- Long-term care insurance: If you qualify, long-term care insurance can help pay for long-term care services — and help protect your assets from the associated costs. Product types can vary widely in both cost and benefits. The best time to apply for coverage is when you’re healthy and still eligible. The cost of traditional long-term care insurance may be significant, especially considering it may never be needed. Hybrid life/long-term care insurance or life insurance with a long-term care rider are other options to consider if you want flexibility in how you may use the insurance benefits.
When should I start planning for the possibility of long-term care costs?
Because every person has a unique health situation, the exact age and timing will be different for each individual. Generally, start thinking about how to protect assets from potential costs of long-term care in the context of your overall financial plan. Further, if you’re interested in long-term care insurance, you’ll want to purchase a policy when you’re still healthy. As you age, you can develop conditions that may make long-term care coverage more expensive or even inaccessible.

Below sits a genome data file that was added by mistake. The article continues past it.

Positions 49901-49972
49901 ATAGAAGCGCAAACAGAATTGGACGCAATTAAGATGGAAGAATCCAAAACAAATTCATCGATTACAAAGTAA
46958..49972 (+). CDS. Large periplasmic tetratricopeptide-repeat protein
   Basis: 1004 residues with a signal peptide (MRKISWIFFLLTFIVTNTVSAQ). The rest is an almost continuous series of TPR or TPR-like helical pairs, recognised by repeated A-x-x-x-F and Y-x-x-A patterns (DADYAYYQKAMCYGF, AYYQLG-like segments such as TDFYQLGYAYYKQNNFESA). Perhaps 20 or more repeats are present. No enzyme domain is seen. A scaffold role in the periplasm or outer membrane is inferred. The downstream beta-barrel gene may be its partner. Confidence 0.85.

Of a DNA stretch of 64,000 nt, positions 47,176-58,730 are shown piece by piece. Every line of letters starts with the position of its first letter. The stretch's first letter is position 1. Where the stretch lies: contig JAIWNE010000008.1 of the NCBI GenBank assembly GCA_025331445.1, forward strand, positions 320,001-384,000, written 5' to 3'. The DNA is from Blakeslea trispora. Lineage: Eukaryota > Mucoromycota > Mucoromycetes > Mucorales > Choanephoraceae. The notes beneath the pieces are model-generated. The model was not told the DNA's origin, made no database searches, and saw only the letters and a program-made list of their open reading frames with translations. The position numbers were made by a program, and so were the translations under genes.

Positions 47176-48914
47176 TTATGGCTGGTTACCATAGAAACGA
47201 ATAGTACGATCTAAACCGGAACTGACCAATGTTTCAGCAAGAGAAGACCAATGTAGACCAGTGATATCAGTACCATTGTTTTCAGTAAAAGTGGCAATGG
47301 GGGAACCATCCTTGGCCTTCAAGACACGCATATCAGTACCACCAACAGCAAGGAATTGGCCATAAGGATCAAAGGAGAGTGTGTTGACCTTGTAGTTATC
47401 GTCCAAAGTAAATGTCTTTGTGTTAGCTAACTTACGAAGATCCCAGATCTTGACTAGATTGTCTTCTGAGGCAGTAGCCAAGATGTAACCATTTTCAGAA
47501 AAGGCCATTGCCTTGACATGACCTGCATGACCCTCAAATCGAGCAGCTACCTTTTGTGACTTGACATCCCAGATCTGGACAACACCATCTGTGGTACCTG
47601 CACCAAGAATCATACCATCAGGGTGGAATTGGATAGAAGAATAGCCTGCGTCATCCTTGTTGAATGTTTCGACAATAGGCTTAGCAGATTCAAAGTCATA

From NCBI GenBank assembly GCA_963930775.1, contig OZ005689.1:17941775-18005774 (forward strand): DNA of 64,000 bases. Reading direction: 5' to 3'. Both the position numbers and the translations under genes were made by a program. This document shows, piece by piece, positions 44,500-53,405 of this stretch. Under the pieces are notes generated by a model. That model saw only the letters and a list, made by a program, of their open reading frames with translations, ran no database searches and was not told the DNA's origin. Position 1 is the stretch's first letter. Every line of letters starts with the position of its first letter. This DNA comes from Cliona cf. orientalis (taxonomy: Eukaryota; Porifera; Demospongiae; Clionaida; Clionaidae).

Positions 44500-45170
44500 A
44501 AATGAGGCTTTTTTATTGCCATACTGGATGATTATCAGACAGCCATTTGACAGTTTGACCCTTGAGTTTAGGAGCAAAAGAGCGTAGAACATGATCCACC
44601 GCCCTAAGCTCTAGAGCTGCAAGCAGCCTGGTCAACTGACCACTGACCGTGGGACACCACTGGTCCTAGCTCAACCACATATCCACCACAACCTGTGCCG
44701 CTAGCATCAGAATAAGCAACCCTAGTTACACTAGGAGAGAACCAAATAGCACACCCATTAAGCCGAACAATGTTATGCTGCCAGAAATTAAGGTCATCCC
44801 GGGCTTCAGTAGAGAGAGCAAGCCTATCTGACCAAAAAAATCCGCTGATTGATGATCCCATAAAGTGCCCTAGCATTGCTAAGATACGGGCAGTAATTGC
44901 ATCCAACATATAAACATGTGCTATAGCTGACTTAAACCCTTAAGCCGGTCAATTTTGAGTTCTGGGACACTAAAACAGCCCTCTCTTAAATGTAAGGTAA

Ultimately, your medical history will play a big role in your planning for long-term care costs. For example, if your family has a history of early-onset Alzheimer’s, Huntington’s disease or another debilitating medical condition, you may need to start planning for the potential for long-term care earlier.
What other factors should I consider as I plan for long-term care?